Katya Grokhovsky, 'The Blonde', 2010, courtesy the artist

Brooklyn Postcard: visual artist Katya Grokhovsky

In our postcard series, we invite alumni living abroad to tell us their VCA story. This week we interview the visual and performance artist Katya Grokhovsky, currently working and living in Brooklyn, NYC.

About Katya Grokhovsky

Katya  is a New York based artist, whose multidisciplinary practice incorporates performance, photography, video, sculpture, text, painting and drawing. She has an MFA in Sculpture (2011) from the School of the Art Institute of Chicago, USA, a BFA in Painting (2007) from Victorian College of the Arts, as well as a BA in Fashion (2000) from Royal Melbourne Institute of Technology.

Grokhovsky is an eternal migrant. In her practice, geographical and cultural displacement intermingle into a mélange of the personal and the political. Themes in Grokhovsky’s work stem from her own experience of life in the East and West under different political regimes. Past ideals and current ideological and economic states heroically intertwine onto an emotionally charged artistic platform, in which she operates. Conditions of being are collaged from collected biographical and fictional evidence and are explored in her work through various mediums.

Katya is a current mentee of 2012 NYFA (New York Foundation for the Arts) Mentoring Program for Immigrant Artists based in NYC in Digital/Electronic Arts.

She has travelled extensively, partaking in numerous residencies and performance art events and received various awards and scholarships, such as Graduate International Scholarship (SAIC, USA), Freedman Travelling Scholarship for Emerging Artists (Australia) and Maude Glover Fleay Award (Australia). She has recently completed residencies on scholarships at Santa Fe Art Institute (New Mexico), chashama, Long Island City, Queens, NY, _gaia studio, Jersey City, NJ, Watermill Centre, Long Island, NY, Oxbow, Michigan and has a forthcoming residency at ChaNorth, Pine Plains, NY.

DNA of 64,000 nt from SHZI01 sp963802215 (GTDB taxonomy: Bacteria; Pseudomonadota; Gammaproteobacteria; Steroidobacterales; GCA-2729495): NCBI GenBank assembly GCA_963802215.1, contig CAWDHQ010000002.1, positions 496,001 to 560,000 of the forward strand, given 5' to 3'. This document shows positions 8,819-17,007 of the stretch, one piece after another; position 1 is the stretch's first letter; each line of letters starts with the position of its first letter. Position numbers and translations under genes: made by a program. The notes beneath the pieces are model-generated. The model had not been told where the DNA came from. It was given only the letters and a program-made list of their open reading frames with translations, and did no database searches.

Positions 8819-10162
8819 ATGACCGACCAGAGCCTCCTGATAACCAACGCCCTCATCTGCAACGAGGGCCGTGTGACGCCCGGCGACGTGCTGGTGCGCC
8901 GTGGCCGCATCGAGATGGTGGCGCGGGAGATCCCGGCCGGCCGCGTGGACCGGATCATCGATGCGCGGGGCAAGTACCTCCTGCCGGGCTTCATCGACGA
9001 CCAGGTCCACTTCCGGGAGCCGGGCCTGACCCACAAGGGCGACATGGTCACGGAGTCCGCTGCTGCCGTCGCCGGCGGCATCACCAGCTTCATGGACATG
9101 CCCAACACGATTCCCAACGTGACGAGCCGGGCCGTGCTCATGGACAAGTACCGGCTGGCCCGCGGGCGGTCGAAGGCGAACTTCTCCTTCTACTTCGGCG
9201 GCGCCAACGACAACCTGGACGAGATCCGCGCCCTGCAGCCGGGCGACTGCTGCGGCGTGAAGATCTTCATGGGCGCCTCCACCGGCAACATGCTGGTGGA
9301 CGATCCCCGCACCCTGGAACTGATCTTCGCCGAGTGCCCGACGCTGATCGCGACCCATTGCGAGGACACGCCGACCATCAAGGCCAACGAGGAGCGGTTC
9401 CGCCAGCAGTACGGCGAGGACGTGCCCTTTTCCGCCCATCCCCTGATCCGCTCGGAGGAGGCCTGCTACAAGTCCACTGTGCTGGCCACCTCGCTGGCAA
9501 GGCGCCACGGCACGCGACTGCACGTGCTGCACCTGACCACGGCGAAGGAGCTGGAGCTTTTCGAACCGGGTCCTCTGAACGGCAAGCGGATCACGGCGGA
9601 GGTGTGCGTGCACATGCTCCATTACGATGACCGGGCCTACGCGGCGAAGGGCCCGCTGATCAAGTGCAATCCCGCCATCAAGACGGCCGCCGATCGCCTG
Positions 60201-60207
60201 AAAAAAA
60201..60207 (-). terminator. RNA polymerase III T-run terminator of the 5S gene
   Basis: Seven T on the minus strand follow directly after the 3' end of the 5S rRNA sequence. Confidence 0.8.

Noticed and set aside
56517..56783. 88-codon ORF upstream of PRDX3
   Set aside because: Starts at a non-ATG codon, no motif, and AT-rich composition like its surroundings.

I arrived at VCA with a smile on my face and left with an even bigger one. The reasons being, I knew what it was like not to make art professionally before that, and suffered greatly, having already began a career in fashion industry with a prior Fashion degree.

I desperately wanted to go to art school at the time and abandon the commercially driven fashion world, part of which I was beginning to be in Europe. I came back to Melbourne, prepared a fine art portfolio at various places, such as CAE visual arts certificate course and La Trobe College of Art and Design, and was accepted into VCA BFA Painting program, which turned out to be the exact platform I was looking for: experimental and open-minded.

I fondly remember the three years I spent at VCA, which were full of fantastically utopian and bold artistic dreams, great collaborative moments, vivid hilarious memories and important dialogues. I began to truly understand the world of contemporary art practice, what it meant to be a living breathing practicing artist, surrounded by madly passionate likeminded colleagues and mentors.

Looking at my practice today, which is often fuelled by performance art and installation, I realize that it fully began at VCA, in the second year of my BFA, when I cut off my then long hair as an action at an opening at a student gallery in VCA. I kept the actual hair and then immortalised the momentum in bronze in the VCA foundry. This might sound terribly sentimental, but to this day, these bronze strands, which hang on the wall at my parents’ house in Melbourne, are a symbol to me of my entry into the world of art and letting go of my ‘other’ past. These same seven strands, travelled with me to the USA for my interview to the prestigious multidisciplinary MFA Program at the School of the Art Institute of Chicago, from which I graduated in 2011.

This first performative action became a very important jolt into a realm of interdisciplinary practice for me. Pushed and encouraged further by VCA teachers, I started performing simple actions at VCA somewhat regularly, from sitting in a cage for a few hours, to lying on a cold floor, surrounded by candles. All this has become a foundation to my further graduate studies in the US and to what is now my practice.

I am currently based in Brooklyn, NY and often meet with colleagues and friends from my years at VCA, who travel regularly. The relationships I have formed there, laid the basis of my global artist family, which is something I treasure greatly, as an always there-support system for a nomadic, often lonely artist, such as myself.

I am always proud to say I went to VCA and believe it was one of those life-changing, difficult but most important decisions of my life.

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A version of this article originally appeared on Channel, the Faculty’s previous publishing platform.